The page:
Genre:  Nonfiction, Parenting, Toddlers
Reading Challenges: 4 for 100+ in 2009

These days, it seems as though every book written by a doctor has a catchy gimmick designed to grab the interest of the reader.  This book was no exception, as on the back cover Dr. Karp lovingly refers to toddlers everywhere as pint-sized cavemen.  Since I am currently in the throws of the toddler years, I had to agree with Dr. Karp, as there are days that my little one happily wreaks destruction.  Lest you think that Dr. Karp is somehow being insulting, let me assure you that it is very evident that not only does he enjoy toddlers and find them fascinating, but that he respects them as well.  The point of all the prehistoric talk is really just a clever way to point out the differences that exist between the thought processes of an adult and a child (ages 1 to 4).

Dr. Karp's premise is that in the first four years of life your child will accomplish huge developmental milestones as their brains grow and develop.  He divides the ages into four groups:  The Charming Chimp-Child (12 to 18 Months), The Knee-High Neanderthal (18 to 24 Months), The Clever Cave-Kid (24 to 36 Months), and The Versatile Villager (36 to 48 Months).    Each of these groupings is actually a pneumonic used to describe the highlights of that particular age grouping, for example Cave-Kid's are:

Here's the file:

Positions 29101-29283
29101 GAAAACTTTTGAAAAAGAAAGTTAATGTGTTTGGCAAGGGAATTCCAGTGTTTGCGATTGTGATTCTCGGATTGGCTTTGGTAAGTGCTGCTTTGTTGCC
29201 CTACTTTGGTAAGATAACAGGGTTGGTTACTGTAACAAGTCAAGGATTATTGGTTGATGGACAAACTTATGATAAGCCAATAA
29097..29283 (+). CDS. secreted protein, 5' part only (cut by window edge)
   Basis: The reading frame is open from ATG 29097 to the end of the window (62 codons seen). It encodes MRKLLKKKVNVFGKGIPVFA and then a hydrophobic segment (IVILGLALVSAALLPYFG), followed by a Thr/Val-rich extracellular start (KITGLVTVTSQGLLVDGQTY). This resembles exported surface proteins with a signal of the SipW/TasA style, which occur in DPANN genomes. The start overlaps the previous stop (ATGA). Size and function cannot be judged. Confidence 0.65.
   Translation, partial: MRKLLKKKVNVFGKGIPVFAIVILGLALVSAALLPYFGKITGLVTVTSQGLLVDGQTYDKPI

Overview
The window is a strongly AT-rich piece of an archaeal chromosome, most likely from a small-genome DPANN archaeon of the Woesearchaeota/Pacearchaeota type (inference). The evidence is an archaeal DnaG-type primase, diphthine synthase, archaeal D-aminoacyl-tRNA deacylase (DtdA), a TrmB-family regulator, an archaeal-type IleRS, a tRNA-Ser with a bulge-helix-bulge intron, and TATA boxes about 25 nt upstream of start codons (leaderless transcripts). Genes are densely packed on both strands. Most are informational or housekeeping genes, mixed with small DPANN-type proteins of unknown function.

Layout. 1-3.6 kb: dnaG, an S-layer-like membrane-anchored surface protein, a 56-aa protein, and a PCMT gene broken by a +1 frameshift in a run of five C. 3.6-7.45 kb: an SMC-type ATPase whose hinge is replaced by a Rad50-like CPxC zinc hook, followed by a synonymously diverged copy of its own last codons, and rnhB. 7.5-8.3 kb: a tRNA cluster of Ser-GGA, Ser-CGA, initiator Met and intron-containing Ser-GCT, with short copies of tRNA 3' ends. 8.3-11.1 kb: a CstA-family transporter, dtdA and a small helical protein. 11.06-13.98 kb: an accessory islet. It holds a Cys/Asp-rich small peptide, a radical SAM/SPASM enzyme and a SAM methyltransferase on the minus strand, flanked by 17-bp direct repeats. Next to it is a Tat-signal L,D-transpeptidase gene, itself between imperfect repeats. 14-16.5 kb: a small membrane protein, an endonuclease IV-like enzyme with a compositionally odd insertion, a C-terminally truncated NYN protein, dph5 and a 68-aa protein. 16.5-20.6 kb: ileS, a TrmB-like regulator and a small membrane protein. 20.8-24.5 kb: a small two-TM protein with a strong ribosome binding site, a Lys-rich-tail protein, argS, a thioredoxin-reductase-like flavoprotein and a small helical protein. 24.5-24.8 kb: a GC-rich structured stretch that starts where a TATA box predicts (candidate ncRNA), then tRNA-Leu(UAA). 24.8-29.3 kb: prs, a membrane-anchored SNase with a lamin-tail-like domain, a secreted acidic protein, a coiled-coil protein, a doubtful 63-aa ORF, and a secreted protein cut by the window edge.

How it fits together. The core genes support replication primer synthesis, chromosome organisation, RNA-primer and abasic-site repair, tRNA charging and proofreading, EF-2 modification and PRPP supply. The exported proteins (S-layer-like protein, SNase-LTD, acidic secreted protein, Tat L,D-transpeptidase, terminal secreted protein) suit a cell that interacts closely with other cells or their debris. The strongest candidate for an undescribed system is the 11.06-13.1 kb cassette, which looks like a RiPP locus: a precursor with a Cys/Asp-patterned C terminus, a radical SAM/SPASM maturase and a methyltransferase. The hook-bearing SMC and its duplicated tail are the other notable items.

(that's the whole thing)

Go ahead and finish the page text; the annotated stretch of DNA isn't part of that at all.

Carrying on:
C= Curiouser and curiouser
A= Attention Increases
V= Very Busy
E= Enjoys Pleasing You
K= Kinder
I= Interested in Order and Comparisons
D= Determined to Communicate

Dr. Karp also enourages adults to speak to toddlers in their own language, or what he refers to as "Toddler-ese." Basically, the idea is that when a child is upset it is pretty pointless to try and talk to them as little adults.  He offers basic tips on communicating more effectively with your toddler, and I found that many of these tips were good communication pointers in general.

I took my time reading this book as I was anxious to give his suggestions a try.  Many of them actually worked!  It was a little embarrasing speaking "Toddler-ese" in public, but Dr. Karp makes a good point that when your child is in the midst of a tantrum, you usually feel that you are the center of attention anyway.   Most of all, I really enjoyed reading this book as it was fascinating to think about all the things my little one has already accomplished and all she will continue to accomplish.  If you have young children, or spend a lot of time with the 1 to 4 set, then I can't recommend this book highly enough.   
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